Terrestrial and Marine Ecology of Marie-Louise, Amirantes, Seychelles


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Terrestrial and Marine Ecology of Marie-Louise, Amirantes, Seychelles

The Amirantes group, Seychelles, comprises 24 islands and islets lying between 5o and 6o south of the equator on the Amirantes Bank, western Indian Ocean. The islands were discovered by the Portuguese navigator Vasco da Gama on his second voyage to India in 1502, soon after acceding to the rank of Admiral, and the islands were subsequently named Ilhas do Almirante or Admiral’s Islands (Lionnet, 1970). The group extends over a distance of 138 km, from African Banks in the north to Desnoeufs in the south. Marie-Louise lies at the southern end of the Amirantes group at 6o10′S, 53o08′E, approximately 13 km from Desnoeufs and 280 km south-west of the granitic island of Mahé (Wilson, 1983).

Marie-Louise was first sighted, and named, by Chevalier du Roslan in 1771 but remained uninhabited until the end of the nineteenth century (Ridley and Percy, 1958). In 1771 the island was reported to be densely wooded (Fauvel, 1908-9) but human settlement has greatly altered the natural vegetation. Marie-Louise was first leased in 1905, when the island had a population of 86 people. In 1905, two co-lessees ran the island, one overseeing the production of guano and the other developing agriculture (Wilson, 1983). Over 3,500 tons of guano were exported from the island in late 1905 but by 1906 it was reported that the economically workable deposits had been exhausted (Tonnet, 1906). In 1963, however, it was estimated that approximately 3,000 tons of guano remain on the island, of which half could be taken for local use without damaging agricultural potential (Baker, 1963). In recent times, it has been reported that guano for agricultural purposes has been imported from Desnoeufs (Wilson, 1983). The second lessee in 1905 was involved in establishing agriculture on the island. Eight hundred coconut palms (Cocos nucifera) and numerous casuarina trees (Casuarina equisetifolia) had already been planted on the west coast, holes were dug through the sandstone to increase planting effort and wells were sunk beneath the sandstone. Following the exhaustion of guano supplies, the island’s main commodities turned to fishing and agriculture, supporting an island population of around 20 people. The island was neglected in 1969 and by 1979-1980 little change had occurred, although pigs, poultry, vegetables, maize, tortoiseshell and saltfish were produced for island use and to augment copra exports (Wilson, 1983). Space for an airstrip was cleared in the east of the island in the mid-1960s although the work was never completed. Since 1981, the lease of Marie-Louise has been taken over by the Island Development Company (a Seychelles government parastatal) and in 1983 it was reported that the island was permanently inhabited by approximately 15 agricultural workers and fishermen “based at a small settlement on the west coast above the beach and opposite the only safe anchorage” (Wilson, 1983:185). Copra production continued until 2004 but by 2005 there were no commercial activities at Marie-Louise, only island maintenance by 6 Island Development Company workers.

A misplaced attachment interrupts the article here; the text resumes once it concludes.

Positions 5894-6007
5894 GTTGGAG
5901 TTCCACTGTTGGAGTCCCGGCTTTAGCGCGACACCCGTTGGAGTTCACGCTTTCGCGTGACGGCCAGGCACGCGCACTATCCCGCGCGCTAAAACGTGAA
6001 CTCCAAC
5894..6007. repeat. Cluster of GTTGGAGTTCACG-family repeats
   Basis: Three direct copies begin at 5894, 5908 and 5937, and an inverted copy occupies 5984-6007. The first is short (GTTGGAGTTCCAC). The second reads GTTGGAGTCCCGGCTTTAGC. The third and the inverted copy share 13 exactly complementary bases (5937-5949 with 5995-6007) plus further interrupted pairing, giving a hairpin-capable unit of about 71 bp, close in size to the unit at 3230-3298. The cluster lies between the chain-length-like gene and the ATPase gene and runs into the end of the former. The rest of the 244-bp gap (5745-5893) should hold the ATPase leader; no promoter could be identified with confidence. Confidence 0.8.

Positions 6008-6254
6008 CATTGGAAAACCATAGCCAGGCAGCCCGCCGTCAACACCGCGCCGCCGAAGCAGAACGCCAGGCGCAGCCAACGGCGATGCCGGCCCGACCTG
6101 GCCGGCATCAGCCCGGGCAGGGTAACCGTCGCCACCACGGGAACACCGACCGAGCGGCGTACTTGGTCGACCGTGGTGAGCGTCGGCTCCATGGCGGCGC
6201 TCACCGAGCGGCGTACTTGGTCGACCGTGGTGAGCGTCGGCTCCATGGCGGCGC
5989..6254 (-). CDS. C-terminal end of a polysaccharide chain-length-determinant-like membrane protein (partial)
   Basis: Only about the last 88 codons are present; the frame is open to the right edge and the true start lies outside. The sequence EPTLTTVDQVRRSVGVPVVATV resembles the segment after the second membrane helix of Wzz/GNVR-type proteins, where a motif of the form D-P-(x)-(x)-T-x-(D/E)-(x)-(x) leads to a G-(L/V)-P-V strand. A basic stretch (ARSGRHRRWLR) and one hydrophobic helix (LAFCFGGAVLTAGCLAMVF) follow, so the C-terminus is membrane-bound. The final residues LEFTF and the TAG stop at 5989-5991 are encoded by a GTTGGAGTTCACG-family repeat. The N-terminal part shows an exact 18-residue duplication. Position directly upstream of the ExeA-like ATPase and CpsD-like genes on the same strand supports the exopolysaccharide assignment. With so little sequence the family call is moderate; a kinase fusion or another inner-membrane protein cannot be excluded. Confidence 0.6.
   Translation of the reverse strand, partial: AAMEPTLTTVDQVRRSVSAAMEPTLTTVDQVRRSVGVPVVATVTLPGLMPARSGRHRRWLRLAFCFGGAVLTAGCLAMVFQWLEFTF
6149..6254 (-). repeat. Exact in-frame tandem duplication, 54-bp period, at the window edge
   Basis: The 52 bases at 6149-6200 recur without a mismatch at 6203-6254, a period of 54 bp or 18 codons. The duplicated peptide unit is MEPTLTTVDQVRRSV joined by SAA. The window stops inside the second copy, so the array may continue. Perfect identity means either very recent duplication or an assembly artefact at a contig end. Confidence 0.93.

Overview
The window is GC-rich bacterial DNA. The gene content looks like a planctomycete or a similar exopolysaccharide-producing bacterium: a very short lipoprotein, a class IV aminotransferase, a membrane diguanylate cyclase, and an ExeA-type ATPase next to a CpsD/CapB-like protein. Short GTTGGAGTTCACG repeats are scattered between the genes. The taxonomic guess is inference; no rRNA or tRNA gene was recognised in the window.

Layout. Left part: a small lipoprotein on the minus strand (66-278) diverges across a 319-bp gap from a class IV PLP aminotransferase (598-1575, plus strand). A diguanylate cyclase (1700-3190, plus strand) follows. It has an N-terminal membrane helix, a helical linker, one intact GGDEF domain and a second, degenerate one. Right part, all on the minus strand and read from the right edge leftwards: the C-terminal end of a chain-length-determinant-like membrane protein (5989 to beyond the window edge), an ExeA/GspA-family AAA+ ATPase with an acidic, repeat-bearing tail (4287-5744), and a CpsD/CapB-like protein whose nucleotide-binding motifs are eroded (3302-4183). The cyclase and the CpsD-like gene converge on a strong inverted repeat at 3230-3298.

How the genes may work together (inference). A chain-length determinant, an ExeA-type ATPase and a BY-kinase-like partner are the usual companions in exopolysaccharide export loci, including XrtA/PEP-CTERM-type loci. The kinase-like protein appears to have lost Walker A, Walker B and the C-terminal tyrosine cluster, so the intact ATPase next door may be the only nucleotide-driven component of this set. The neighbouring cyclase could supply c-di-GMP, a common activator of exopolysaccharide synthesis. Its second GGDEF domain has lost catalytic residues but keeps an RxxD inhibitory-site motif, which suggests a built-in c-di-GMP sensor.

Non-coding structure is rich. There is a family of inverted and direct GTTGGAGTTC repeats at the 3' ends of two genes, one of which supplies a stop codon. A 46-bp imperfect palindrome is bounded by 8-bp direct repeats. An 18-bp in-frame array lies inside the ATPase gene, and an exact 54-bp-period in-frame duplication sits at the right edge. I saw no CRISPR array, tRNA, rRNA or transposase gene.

In 1882 the survey ship H.M.S. Alert found it unsafe to land because of the heavy surf (Coppinger, 1882) and the Percy Sladen Trust Expedition decided that the islands of Marie-Louise and Desnoeufs were best avoided “owing to their lack of suitable anchorage, the only one offering any protection having been ruined by a guano-steamer, which took fire and foundered” (Gardiner and Cooper, 1907:17). Landing by boat is difficult due to the swell coming directly from the open seas surrounding the small island and waves permanently breaking on the surrounding shelf and steep beach (Plates 1 and 2). Perhaps due to this access difficulty, scientific studies at Marie-Louise have been relatively limited.

Previous studies on the terrestrial environment of Marie-Louise include those of G. Auchinleck (November 1921), E.S. Brown (November 1952), M.W. Ridley and Richard Percy (May and July 1955), C.J. Piggott (November 1960) and J.R. Wilson (14 – 15 June 1979 and 10 – 11 July 1980). These studies resulted in brief accounts of the physical geography, vegetation and vertebrate fauna, especially the birds (Auchinleck, 1921; Brown – unpublished diary; Ridley and Percy, 1958; Piggott, 1969; Wilson,1983). The only mention of insect life was by Auchinleck (1921) regarding “the appalling prevalence of white scale [insects] (Aspidiotus)” (Order Hemiptera, suborder Homoptera Sternorrhyncha, superfamily Coccoidea, Family Diaspididae) on coconut palms. Fletcher (1910) mentioned two moths (Order Lepidoptera), that were apparently collected by Rivalz Dupont, Curator of the Seychelles Botanical Gardens, who had visited the “outer” islands in 1906 and 1909 (Dupont, 1929). Other visitors have looked at the marine environment of Marie-Louise: Jacques-Yves Cousteau and Gustave Cherbonnier stopped there onboard Calypso in May 1954 to survey the seabed (Cherbonnier, 1964); Jeanne A. Mortimer visited Marie-Louise in August 1981, December 1981 and December 1982, as part of her study of marine turtles (Mortimer, 1984).

A collaborative expedition between Khaled bin Sultan Living Oceans Foundation, Cambridge Coastal Research Unit and Seychelles Centre for Marine Research and Technology – Marine Parks Authority to the southern Seychelles was conducted onboard M.Y. Golden Shadow, from 10th – 28th January 2005. The primary aim of the expedition was to use a CASI (Compact Airborne Spectrographic Imager) sensor onboard a seaplane to conduct large-scale mapping of the southern Amirantes, Alphonse/St. Francois (Spencer et al., 2009) and Providence Bank. All surveys at Marie-Louise were conducted on 24th January 2005.


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